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What is it?

Dengue Fever is caused by dengue virus and is spread by mosquitos (specifically Aedes aegypti, which is the same type of mosquito that spreads Zika, chikungunya, and yellow fever). There are four different serotypes of dengue, and people can get infected multiple times. 

Dengue can cause a wide range of symptoms. Sometimes dengue causes almost no symptoms but it can also cause severe disease (severe bleeding and organ failure), which can be deadly.

The dengue vaccine (Dengvaxia) is recommended for people 9-16 years old who have previously had dengue (confirmed with a test). Previous infectious is part of the recommendation because people who are vaccinated who have not had dengue before are more likely to have severe infection and require hospitalization. This is due to antibody-dependent enhancement (to learn more, click here). 

Vaccine Information:

Active Ingredients:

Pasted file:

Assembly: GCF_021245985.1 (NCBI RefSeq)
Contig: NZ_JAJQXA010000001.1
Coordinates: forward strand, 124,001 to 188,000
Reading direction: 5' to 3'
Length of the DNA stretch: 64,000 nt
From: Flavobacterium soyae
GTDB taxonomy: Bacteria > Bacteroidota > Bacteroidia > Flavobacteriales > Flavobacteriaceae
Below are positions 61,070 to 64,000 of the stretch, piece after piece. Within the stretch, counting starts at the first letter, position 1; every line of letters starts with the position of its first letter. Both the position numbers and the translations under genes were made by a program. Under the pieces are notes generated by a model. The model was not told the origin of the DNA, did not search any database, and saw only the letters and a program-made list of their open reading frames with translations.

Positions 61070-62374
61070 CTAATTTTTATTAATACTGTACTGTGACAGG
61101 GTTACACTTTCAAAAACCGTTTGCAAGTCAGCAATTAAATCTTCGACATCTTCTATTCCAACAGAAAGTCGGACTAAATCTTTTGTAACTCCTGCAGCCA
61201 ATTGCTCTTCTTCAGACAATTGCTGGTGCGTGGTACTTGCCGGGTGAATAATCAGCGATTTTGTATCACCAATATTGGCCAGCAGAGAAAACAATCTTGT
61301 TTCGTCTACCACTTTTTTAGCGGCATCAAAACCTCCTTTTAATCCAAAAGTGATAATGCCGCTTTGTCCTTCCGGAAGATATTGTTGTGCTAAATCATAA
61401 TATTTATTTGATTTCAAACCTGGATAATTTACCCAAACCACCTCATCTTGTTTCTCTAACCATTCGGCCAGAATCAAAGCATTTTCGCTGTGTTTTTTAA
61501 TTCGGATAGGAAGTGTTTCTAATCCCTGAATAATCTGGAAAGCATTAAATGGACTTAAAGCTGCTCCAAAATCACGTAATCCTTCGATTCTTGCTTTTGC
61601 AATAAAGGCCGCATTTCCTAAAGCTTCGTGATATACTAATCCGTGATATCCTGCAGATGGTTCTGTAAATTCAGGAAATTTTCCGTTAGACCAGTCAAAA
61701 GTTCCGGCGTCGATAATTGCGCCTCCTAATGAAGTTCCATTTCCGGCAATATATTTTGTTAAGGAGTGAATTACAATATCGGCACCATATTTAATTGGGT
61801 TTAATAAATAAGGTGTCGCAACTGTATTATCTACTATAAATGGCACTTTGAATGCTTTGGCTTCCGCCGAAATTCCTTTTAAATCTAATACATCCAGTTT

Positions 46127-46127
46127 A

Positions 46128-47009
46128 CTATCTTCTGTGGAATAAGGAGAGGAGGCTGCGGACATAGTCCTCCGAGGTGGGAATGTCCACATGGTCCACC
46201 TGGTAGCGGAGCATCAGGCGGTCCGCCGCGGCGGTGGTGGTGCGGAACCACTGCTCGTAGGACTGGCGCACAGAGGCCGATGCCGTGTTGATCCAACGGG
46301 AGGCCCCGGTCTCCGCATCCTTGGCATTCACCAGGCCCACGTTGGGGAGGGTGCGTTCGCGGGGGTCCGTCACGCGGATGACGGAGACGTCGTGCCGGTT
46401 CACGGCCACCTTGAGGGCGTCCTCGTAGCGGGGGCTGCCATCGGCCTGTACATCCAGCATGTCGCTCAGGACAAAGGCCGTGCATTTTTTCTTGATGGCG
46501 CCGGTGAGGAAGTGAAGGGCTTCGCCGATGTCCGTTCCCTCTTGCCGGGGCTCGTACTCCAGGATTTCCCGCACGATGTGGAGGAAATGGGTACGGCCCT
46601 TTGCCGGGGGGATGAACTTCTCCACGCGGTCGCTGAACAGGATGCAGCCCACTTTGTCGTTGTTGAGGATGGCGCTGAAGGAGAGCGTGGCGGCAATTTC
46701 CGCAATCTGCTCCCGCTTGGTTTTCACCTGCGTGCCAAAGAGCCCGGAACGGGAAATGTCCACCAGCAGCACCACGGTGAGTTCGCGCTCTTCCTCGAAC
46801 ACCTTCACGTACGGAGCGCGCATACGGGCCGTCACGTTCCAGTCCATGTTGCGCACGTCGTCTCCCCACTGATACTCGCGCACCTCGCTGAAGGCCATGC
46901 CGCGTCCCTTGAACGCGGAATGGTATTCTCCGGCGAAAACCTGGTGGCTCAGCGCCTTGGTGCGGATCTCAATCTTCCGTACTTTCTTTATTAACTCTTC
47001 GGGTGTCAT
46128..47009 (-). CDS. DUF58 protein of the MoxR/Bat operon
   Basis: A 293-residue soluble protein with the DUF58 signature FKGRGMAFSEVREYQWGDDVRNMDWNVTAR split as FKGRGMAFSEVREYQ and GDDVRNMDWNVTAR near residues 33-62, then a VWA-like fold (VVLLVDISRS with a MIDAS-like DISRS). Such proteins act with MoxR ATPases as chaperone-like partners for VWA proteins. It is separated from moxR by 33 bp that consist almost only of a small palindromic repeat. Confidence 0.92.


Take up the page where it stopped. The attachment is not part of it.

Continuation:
A live, attenuated version of yellow fever virus with certain genetic sequences replaced with ones from dengue virus

Inctive Ingredients:
Amounts are based on a 0.65 mL dose

Salts: help maintain the stability and pH of the vaccine



  • Attenuated: The pathogen is weakened but not completely inactivated. Attenuated pathogens are too weak to cause disease in almost all people. 

  • Bacteria: A type of single-celled organism. Some can cause disease, but many are harmless and some actually benefit humans by living in the intestines and helping with digestion 

  • Bacterium: The singular of bacteria (one bacterium, two bacteria)

  • Meningitis: inflammation of the lining of the brain and spinal cord

  • pH: a measure of how acidic or basic a solution is. The scale ranges from 0 (very acidic) to 14 (very basic). A pH of 7 is neutral.

  • Serotype: a group of strains within a species that share a particular type of surface structure. 

  • Strain: Within a particular species there can be a lot of genetic diversity. A strain refers to one member of that species. 

  • Vaccine Efficacy: How much a vaccine reduces your chance of getting a disease

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Last updated: Jan. 26, 2023

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